There was a positive association between prevalent vertebral deformities and weight, BMI, trunk fat (in percent), waist circumference and total fat mass (adjusted for lean mass) in women in the thoracic spine, but not in men, while there was a negative relationship between prevalent vertebral deformities and total fat mass only in men (Table 3). The association between prevalent vertebral deformities and BMI remained statistically significant after further adjustment for height (data not shown). In a sensitivity analysis, we limited the vertebral deformities to those in participants with back pain (n = 122, 23.3% in women; n = 140, 28.6% in men) as a proxy marker for clinical fracture and compared these with the participants with no deformities and no back pain (Table 3). This increased the strength of the associations for weight, BMI, trunk fat (in percent), waist circumference and total fat mass in women. The association between vertebral deformity and fat mass in men reduced in strength and was no longer statistically significant.
Table 3

Association between presence or absence of at least one vertebral deformity (≥20%) and measures of body fat in the thoracic spine stratified by sex

 

At least one vertebral deformity (≥20%) (yes or no)

At least one vertebral deformity (≥20%) PLUS back pain vs no deformitya

Females, standardised β (95% CI)

Males, standardised β (95% CI)

Females, standardised β (95% CI)

Males, standardised β (95% CI)

Weight

0.29 (0.11 to 0.47)

0.07 (−0.09 to 0.23)

0.40 (0.16–0.64)

0.16 (−0.05 to 0.37)

BMI

0.33 (0.17 to 0.50)

0.05 (−0.10 to 0.20)

0.47 (0.27–0.68)

0.13 (−0.08 to 0.33)

Trunk fat (%)

0.20 (0.02 to 0.37)

−0.09 (−0.24 to 0.06)

0.30 (0.07–0.53)

−0.02 (−0.22 to 0.18)

Waist circumference

0.19 (0.02 to 0.37)

0.05 (−0.11 to 0.20)

0.25 (0.02–0.48)

0.15 (−0.05 to 0.35)

Waist–hip ratio

−0.005 (−0.16 to 0.15)

0.06 (−0.08 to 0.21)

−0.03 (−0.23 to 0.18)

0.17 (−0.02 to 0.36)

Total fat massb

0.23 (0.03–0.43)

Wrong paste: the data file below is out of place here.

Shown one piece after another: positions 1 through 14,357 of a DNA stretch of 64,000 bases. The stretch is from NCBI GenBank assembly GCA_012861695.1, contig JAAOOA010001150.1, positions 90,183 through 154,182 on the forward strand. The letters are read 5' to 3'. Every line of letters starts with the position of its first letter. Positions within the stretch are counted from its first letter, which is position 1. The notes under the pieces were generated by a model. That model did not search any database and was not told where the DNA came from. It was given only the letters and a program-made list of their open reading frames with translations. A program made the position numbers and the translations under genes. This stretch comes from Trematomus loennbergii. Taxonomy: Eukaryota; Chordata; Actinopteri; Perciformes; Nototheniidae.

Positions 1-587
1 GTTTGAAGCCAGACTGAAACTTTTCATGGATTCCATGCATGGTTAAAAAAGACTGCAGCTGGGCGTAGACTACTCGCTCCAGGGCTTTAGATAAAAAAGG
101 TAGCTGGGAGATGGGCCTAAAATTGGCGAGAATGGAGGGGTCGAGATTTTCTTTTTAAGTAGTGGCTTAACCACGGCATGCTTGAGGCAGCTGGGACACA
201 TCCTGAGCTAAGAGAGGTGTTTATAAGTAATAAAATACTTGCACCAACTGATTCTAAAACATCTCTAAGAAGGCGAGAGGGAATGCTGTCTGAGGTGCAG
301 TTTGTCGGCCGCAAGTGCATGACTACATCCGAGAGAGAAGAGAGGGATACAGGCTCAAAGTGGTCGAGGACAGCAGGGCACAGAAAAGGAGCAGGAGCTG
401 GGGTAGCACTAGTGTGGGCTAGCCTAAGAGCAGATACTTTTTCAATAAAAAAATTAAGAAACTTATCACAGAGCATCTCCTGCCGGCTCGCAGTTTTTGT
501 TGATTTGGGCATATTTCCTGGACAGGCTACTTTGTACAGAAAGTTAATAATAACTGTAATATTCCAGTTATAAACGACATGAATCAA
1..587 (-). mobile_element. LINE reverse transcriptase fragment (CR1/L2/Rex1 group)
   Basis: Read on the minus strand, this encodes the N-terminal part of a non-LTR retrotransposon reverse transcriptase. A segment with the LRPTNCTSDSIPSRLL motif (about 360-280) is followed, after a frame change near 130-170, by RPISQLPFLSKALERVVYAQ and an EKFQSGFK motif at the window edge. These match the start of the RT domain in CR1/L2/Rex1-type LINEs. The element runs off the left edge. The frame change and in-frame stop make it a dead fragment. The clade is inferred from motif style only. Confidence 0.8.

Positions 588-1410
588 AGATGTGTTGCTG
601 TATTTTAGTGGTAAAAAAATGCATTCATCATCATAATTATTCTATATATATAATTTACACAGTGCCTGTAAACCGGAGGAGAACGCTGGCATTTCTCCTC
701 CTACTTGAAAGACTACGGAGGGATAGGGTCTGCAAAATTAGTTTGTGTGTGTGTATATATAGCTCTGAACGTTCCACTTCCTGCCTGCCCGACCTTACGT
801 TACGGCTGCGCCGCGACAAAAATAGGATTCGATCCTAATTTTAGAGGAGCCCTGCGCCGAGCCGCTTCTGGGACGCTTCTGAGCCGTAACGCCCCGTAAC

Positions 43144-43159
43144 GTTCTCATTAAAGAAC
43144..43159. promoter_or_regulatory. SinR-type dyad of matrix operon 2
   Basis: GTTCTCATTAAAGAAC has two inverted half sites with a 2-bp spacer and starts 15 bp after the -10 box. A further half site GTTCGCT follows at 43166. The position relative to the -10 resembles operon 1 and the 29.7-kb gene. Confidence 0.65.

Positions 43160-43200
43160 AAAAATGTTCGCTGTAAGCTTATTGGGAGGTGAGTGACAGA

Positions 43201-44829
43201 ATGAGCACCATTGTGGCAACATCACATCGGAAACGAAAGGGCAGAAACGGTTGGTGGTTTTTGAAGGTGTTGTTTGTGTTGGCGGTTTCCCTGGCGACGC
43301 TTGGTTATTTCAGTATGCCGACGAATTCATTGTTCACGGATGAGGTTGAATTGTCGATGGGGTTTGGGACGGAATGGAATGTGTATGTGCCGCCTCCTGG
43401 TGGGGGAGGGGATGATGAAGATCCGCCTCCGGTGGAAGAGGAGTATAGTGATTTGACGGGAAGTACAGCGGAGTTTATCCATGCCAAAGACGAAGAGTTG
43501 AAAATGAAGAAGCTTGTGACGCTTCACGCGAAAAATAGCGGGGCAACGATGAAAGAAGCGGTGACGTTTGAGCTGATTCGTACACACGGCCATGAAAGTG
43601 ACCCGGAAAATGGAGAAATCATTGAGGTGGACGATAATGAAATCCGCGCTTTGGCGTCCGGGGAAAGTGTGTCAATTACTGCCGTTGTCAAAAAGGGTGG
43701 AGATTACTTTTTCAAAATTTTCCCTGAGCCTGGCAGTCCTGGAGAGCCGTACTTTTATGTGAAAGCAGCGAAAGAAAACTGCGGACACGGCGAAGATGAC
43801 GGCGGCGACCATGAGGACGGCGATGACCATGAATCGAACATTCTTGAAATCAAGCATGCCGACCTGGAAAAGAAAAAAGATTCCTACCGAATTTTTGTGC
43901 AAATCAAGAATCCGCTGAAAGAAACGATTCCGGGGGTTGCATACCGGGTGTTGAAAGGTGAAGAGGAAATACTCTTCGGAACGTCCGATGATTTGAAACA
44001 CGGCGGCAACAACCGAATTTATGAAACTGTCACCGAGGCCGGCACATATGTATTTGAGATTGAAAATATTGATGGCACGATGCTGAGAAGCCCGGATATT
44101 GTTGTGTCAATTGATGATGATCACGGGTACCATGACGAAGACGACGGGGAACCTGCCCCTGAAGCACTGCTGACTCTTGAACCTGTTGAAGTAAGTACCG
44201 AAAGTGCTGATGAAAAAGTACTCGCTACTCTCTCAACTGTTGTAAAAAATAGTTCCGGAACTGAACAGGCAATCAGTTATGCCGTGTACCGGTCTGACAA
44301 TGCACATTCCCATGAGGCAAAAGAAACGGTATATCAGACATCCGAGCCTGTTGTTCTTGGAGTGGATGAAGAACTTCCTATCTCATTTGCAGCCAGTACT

−0.19 (−0.36 to −0.02)

0.30 (0.04–0.56)

−0.17 (−0.40 to 0.05)

All analyses are adjusted for age, hip and spine BMD. Bold denotes statistical significance

aParticipants with vertebral deformity and no back pain are omitted from this analysis

bFurther adjusted for lean mass

There were no statistically significant associations between body mass and vertebral deformities in the lumbar region in either men or women (data not shown). Model diagnostics for Table 3 showed that no transformations of the data from linear improved the fit of the model (data not shown). However, Fig. 1 suggests that the relationship between prevalence of vertebral deformities is linear in women until a BMI of 35, with a marked increase in prevalence of vertebral deformities in women with BMI ≥35. Compared to women of average age, hip and spine BMD and a BMI of 20–24.9, BMI of 35–39.9 had a 2.4-fold increased risk (odds ratio) of vertebral deformity (95% CI 1.3–4.6), and women with BMI of ≥40 had an odds ratio of 3.6 (95% CI 1.8–7.3). Women in the low, healthy and mildly obese BMI categories did not show increased risk of vertebral deformities [BMI <20—OR 1.3 (95% CI 0.4–3.7), p = 0.66; BMI 25–29.9—OR 1.0 (0.7–1.4), p = 0.86; and BMI 30–34.9—OR 1.4 (0.9–2.1), p = 0.15]. In men, none of the subcategories demonstrated increased or decreased risk [BMI <20—OR 1.0 (0.2–4.0); BMI 25–29.9—OR 0.9 (0.6–1.3); BMI 30–34.9—OR 1.1 (0.7–1.8); BMI 35–29.9—OR 0.8 (0.3–1.8); BMI ≥40 no estimates (n = 2)].
https://static-content.springer.com/image/art%3A10.1007%2Fs00198-011-1741-8/MediaObjects/198_2011_1741_Fig1_HTML.gif
Fig. 1

Association between body mass index and prevalence of vertebral deformities by sex. Number of participants in individual groups listed above each bar

Number of vertebral deformities

The number of vertebral deformities increased with increasing BMI in women but not in men (Table 4, Fig. 2). Table 3 shows that in addition to BMI, increasing number of vertebral deformities is also associated with increasing weight and total fat mass (adjusted for lean mass) in women. The association between number of vertebral deformities and BMI remained statistically significant after further adjustment for height (data not shown). In men, there was no relationship between number of vertebral deformities and weight or BMI but the number of vertebral deformities was negatively associated with fat mass, which persisted after further adjustment for putative confounders, such as smoking and steps per day. Model diagnostics for the analyses shown in Table 4 showed that no transformations of the data from linear improved the fit of the model (data not shown).
Table 4

Association between number of vertebral deformities (≥20%) and measures of body fat